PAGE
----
Gentry Byrd, DDS and Rocio Quinonez, DMD, MS, MPH, of the University of North Carolina at Chapel Hill School of Dentistry are co-authors of a paper that investigates prenatal oral health counseling by primary care physicians.
This is the first study to provide national estimates and predictors of primary care providers prenatal oral health counseling using the data from the 2013 Survey of Primary Care Physicians on Oral Health by the United States Department of Health and Human Services’ (US DHHS) Office of Women’s Health.
Their study surveyed more than 350 primary care physicians across the country who treat pregnant women. The authors found that while many primary care physicians addressed prenatal oral health in the form of counseling, and agreed that preventive dental care is very important, less than half of the respondents felt prepared to identify oral health issues and counsel pregnant patients on the importance of oral health.
This illustrates the disconnections between prenatal oral health practice guidelines and primary care physician workforce preparedness to address oral health issues.
However, their findings indicated promising results. Most primary care physicians acknowledged their role in oral health and that they should be able to identify oral health issues in adult patients. The authors’ research also supported the results of a recent national survey which found a general lack of primary care physician training in oral health, especially in association with counseling pregnant women. The authors found that primary care physicians who received oral health continuing education had a higher likelihood of counseling pregnant women on oral health than those who did not.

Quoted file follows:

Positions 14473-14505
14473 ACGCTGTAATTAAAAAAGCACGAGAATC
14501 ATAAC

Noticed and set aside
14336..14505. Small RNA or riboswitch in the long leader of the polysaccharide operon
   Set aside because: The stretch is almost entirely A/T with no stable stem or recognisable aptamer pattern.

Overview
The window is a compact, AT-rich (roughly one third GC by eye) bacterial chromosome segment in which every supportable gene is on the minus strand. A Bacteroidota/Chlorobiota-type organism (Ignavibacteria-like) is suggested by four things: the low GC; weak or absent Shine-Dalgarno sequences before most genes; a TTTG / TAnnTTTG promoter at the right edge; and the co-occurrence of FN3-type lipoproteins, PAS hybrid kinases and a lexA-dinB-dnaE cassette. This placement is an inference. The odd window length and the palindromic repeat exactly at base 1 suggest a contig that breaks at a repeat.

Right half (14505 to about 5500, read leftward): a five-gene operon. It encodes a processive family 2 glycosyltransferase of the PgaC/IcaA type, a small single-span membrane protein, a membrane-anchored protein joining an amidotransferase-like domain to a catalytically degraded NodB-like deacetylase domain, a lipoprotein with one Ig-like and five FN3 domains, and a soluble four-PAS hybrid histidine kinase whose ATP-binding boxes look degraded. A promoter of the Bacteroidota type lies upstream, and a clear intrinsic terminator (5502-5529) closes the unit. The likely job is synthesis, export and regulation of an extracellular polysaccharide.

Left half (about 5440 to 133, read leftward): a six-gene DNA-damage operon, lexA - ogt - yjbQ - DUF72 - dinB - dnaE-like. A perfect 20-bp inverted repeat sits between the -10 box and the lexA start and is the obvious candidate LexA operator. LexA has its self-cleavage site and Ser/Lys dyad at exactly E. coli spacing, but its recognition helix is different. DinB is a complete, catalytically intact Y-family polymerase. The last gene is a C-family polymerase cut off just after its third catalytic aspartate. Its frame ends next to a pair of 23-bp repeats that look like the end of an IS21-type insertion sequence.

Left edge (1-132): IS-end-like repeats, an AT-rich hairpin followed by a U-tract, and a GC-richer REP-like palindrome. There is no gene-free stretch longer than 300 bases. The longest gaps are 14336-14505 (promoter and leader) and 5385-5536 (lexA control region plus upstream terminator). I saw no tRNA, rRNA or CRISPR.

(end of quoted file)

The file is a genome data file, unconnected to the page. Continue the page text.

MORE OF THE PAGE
This research illustrates the growing importance of interprofessional collaboration between health care professions, with a particular focus on oral health, as the environment of health care delivery continues to change. Oral health content has increased in medical school education within the last decade. For instance, Smiles for Life, a national oral health curriculum, was designed to facilitate the integration of oral health into primary care provider training.
The authors address areas of future research, such as the quality of oral health counseling given by primary care providers and physicians, and barriers to addressing prenatal oral health. New studies utilizing their findings may be done to facilitate strategy development to promote evidence based practice, with more work needed to assure equitable and quality prenatal care.
Other collaborators on the paper include Kimon Divaris, DDS, PhD, and Ceib Phillips, DDS, MPH, PhD, from the School of Dentistry; Gary Rozier, DDS, MPH, from the Gillings School of Public Health; and Marian Mehegan and Ledia Martinez from the US DHHS Office on Women’s Health.
This paper was selected for publication in the Maternal and Child Health Journal. To read the full paper, click here.